So we are eight weeks and three days today. My pregnancy symptoms are, in some ways, all over the place. I seem to be able to run the gamut from actively vomiting to being convinced that something is wrong because I feel (mostly) normal, all within a twenty-four hour span. I’m fatigued and easily winded most of the time. My breast soreness seems to come and go (they always seem a bit larger, but I think even that is starting to normalize). I have learned over the last several weeks how to keep the Sick at bay (most of the time). Within ten minutes of waking up, I have as high-protein a meal as I can possibly assemble. This morning’s breakfast had twenty-four grams of protein (egg, high protein bread, full-fat cottage cheese). As long as I stick to food that doesn’t sound abhorrent during the rest of the day, the queasy seems to just float around like bad muzak in my stomach. If I eat the wrong thing, though, or too much of the right thing, or if I take the wrong sequence of vitamins at the wrong moment in the day, then it’s often all over. Then I’m either actively throwing up or wishing that I were.
I do have a funny story about the Sick, though. So a big trigger for my nausea has been smell aversions. Some of these are pretty obvious (alcohol, smoke, trash, kitty litter (which I’m not changing), rotten food), though sometimes it’s less obvious stuff (the vitamin cabinet, any and all green food, the cat’s breath, my wife’s hairspray). Whatever the culprit, I usually wind up retching about for a few minutes until I can evacuate the area. I’ve never actually thrown up from this, but it’s still not very pleasant. So cut to last Saturday. Our small Midwestern city had its annual Pride festival. We’ve gone now for the last three years, but every year we get there and remember how tiny and pitiful it is. Don’t get me wrong, its heart is in the right place, and I think it’s probably a wonderful event for the youth and newly-out of our LGBT population, but having done Pride in major cities like DC and Atlanta, it’s not exactly the social event of the year. But, like every Pride, the queers sure like their booze, so each year there is a significant line from the beer trucks, and this year was no exception. I would say that I spent the better part of this Pride walking around and mumbling judgments about other people’s smoking and drinking. R and I decided to cut our Pride-stay short and go see a movie instead (the new Woody Allen flick, “Midnight in Paris” – highly recommended). As we were walking back to our car, I got a whiff of the most disgusting dumpster that I have ever smelled in my ENTIRE life. It smelled so strong to me, I felt like I’d crawled inside of it.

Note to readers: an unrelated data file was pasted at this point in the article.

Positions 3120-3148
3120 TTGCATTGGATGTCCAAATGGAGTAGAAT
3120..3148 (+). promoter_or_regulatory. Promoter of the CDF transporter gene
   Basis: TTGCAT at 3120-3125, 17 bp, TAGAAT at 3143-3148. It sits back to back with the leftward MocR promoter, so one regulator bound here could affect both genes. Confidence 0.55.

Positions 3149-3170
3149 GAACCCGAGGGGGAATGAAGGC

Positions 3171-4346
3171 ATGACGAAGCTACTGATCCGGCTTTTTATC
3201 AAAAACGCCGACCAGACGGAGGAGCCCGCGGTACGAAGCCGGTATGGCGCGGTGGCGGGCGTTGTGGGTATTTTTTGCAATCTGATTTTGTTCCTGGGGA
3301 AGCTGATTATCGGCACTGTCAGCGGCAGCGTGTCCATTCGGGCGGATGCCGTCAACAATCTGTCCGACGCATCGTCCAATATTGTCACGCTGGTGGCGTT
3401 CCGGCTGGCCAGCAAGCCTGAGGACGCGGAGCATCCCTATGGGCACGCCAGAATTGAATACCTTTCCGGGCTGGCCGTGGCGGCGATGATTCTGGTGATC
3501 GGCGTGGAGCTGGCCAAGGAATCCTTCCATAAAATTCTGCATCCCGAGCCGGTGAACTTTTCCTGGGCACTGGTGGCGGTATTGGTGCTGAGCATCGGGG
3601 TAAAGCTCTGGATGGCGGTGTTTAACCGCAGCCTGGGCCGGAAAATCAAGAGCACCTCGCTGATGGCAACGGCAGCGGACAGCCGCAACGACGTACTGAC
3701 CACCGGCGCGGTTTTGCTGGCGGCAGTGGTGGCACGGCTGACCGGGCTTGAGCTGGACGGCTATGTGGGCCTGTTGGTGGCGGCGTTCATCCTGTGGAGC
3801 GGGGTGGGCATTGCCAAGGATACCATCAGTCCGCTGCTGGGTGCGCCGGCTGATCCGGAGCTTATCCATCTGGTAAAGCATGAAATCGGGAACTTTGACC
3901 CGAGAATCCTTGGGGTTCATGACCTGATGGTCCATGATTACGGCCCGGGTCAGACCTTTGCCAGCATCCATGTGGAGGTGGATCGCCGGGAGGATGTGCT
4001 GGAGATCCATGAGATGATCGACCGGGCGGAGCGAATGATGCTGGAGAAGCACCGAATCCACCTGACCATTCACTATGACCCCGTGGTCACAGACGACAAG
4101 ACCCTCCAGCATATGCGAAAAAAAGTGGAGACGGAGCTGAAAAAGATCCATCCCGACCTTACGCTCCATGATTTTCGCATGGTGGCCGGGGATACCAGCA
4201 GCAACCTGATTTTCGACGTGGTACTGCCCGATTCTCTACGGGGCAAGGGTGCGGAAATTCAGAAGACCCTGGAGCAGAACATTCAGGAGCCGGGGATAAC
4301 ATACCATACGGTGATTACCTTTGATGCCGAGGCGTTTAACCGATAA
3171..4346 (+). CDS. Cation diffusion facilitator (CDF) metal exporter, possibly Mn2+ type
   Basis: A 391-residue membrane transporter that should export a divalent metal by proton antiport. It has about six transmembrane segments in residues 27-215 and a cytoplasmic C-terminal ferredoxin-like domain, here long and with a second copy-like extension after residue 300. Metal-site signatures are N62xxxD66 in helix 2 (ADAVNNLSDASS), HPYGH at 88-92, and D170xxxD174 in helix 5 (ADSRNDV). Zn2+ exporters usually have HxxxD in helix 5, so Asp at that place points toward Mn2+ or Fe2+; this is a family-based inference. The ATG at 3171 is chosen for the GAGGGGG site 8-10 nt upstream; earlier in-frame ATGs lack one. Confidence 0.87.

So the uncontrollable retching began. And the worst part was that the dumpster was right next to our car, so the only way out was through. I looked like the drunkest lesbian lush leaving Pride: step-step-retch-keel over-make really sour face-step-step-run toward car-retch-cry out. It wasn’t pretty. And to make matters worse, there was a whole line of folks sitting behind their place of business watching all the crazy gays come and go. It was a walk of shame of a very different variety than I’ve ever walked ;-) R, though very sweet with me in the moment, thought it was completely hilarious and burst out laughing once we were safely ensconced in the car. Blech.
In other news, my anxiety level seems to be gently increasing. Though there haven’t been any complications to this point (knock on wood), I think that I’m having a hard time adjusting to the cavernous abyss that is the unknown. We have our first real Midwife appointment this Thursday morning. I’m hopeful that a) we’ll hit it off, and that b) she will help us to see/hear the baby’s heartbeat, which I’m sure is there given my symptoms, but which would be nice to have medical confirmation of. I was talking to R about the nature of these fears yesterday. I don’t have acute fears about the health and well-being of Rabbit River. I actually feel strangely optimistic that all will be well. I do, however, feel out of control. The analogy is this: I think that when we got pregnant with Emmett, R and I got into a car together. R was driving and I was co-piloting and we were heading toward destination Emmett Ever. When things got really difficult, and beautiful, and sad, and traumatic, we both felt like we were careening out of control on this crazy ride. We didn’t know how it would end, or when or if we would all get out of it alive. It was very unnerving. Now, I feel like we’ve gotten a brand new car. And we’ve switched seats. And we’re heading toward a brand-new unknown destination. So regression to the means says that this will be a much more normal, safe trip. But having only ever been on the one really out-of-control baby-making trip, I’m scared. I feel like I can’t imagine myself big and pregnant, which of course makes me worry. And I cull to mind every scary birth/pregnancy story I can, even though I’ve known hundreds of women throughout my lifetime to have safe, healthy pregnancies and births. So I suppose it’s just a matter of recognizing the narrative I have that says that this ride is dangerous and life-threatening. Then, I need to work to deconstruct it and build up a new narrative that says we don’t know now what this particular trip will look like, but, in all likelihood, it will be a good and safe trip and will result in a child that we can bring into our home to parent. Which is the whole point of this journey after all…